Wandering China

An East/West pulse of China's fourth rise from down under.

China smoking deaths ‘could triple by 2030’ [The Age]


The Chinese love their smoking. 300 million smokers is no small number.

A mainland friend of mine once remarked to me that smoking’s cool, and that it made men look more like men. Quite the antithesis to the upbringing I’ve had in both Singapore and Australia. But that serves as one angle as considering this potential for a Chinese implosion. People still freely light up indoors and in restaurants when I last visited, despite the many courtesy reminders not to smoke indoors.

As a result –  an estimated 738 million Chinese are exposed to second-hand smoke, including 182 million children. To compound the matter – the offering and accepting of a cigarette is considered as a common gesture of greeting. To others I have spoken to, smoking is a sign of material success, that one can afford to smoke one’s life away because it is within reach.

– – –

China smoking deaths ‘could triple by 2030’
Fran Wang
Source – The Age, published January 7, 2011 – 10:09PM

China is failing to deliver on pledges to help its 300 million smokers kick the habit, according to health experts who warned of a sharp rise in tobacco-linked deaths if strong steps are not taken.

By 2030, more than 3.5 million Chinese could die from smoking-related illnesses each year, compared with 1.2 million in 2005, a joint report by Chinese and foreign medical experts said.

The report, “Tobacco Control and the Future of China”, was officially released on Thursday and said China would almost certainly miss a January 9 deadline to impose an indoor ban on smoking.

China, the world’s largest tobacco producer and consumer, pledged to enact the ban when it became a party to the World Health Organization’s Framework Convention on Tobacco Control (FCTC) five years ago.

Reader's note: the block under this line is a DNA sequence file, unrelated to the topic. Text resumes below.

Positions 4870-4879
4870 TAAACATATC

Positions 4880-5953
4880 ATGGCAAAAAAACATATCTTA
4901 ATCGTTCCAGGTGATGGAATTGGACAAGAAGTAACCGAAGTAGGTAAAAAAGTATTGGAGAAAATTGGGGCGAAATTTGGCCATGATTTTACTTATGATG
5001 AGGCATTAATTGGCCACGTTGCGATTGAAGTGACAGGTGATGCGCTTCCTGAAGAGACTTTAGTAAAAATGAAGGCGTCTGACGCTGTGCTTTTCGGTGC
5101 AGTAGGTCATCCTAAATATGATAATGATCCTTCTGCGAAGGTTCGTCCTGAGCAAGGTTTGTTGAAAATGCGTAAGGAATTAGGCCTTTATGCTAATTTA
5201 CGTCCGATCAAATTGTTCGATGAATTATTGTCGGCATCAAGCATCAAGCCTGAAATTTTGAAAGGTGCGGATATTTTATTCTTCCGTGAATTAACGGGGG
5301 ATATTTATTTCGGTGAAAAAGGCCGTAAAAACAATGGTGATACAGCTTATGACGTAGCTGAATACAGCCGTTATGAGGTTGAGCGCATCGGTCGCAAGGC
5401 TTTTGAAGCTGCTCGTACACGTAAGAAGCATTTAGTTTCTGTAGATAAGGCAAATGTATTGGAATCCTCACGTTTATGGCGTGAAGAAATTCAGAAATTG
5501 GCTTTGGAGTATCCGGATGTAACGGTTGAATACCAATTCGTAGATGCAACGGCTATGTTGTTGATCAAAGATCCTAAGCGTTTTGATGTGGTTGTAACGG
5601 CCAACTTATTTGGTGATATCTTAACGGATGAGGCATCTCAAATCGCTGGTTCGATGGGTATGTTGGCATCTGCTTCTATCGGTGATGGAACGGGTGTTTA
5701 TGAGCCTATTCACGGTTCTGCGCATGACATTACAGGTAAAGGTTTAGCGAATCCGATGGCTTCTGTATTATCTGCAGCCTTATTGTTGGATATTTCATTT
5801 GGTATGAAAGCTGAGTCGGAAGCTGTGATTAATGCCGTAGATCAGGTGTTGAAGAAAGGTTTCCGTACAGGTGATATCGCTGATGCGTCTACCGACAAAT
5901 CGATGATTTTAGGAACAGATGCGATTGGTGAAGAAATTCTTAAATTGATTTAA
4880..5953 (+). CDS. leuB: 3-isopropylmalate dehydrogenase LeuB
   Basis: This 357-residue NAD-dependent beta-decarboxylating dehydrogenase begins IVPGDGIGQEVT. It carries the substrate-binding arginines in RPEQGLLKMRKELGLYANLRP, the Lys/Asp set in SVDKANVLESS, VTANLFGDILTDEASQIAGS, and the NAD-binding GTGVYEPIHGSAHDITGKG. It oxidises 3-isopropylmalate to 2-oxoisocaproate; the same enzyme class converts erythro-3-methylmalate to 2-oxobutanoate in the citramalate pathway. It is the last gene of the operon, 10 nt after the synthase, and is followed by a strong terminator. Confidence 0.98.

“China’s score remains low in terms of its implementation of tobacco control and FCTC obligations. China significantly lags behind in its implementation of the FCTC’s requirements,” the report said.

The report was sponsored by the Chinese Center for Disease Control and Prevention.

Despite its pledge, no such indoor smoking ban has been put in place and smokers in China continue to light up freely in restaurants and office buildings.

Tobacco is the country’s top killer, and smoking and exposure to second-hand smoke result in a huge medical and social cost, the report said.

“Medical costs and labour losses caused by smoking are increasing year by year and at an ever-faster rate,” the report said.

Smoking is deeply ingrained in Chinese society and widely accepted, with the offering of cigarette a common gesture of greeting.

As a result, the report said, an estimated 738 million Chinese are exposed to second-hand smoke, including 182 million children.

Government agencies are the largest buyer of high-grade cigarettes, which are often given as official gifts, sometimes as bribes, according to the report.

It singled out the Chinese cigarette industry for particular blame, saying it had seriously undermined anti-smoking efforts and was a key barrier to effective tobacco controls, it said.

“The tobacco industry has become the largest ‘health-hazard’ industry,” said the report.

“Although it is a major taxpayer, the industry is generating a much greater social burden.”

China’s tobacco monopoly acts as the lead entity in implementing the tobacco control framework, which effectively allows it to impede adoption of anti-smoking policies and laws, it added.

The report called for the establishment of a high-level tobacco control bureau to implement rigorous anti-smoking activities and for the government to discourage smoking by hiking cigarette taxes and other market measures.

© 2011 AFP
This story is sourced direct from an overseas news agency as an additional service to readers. Spelling follows North American usage, along with foreign currency and measurement units.

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Filed under: Culture, Domestic Growth, Education, Environment, Health, Lifestyle, Social, The Age, The Chinese Identity, The construction of Chinese and Non-Chinese identities

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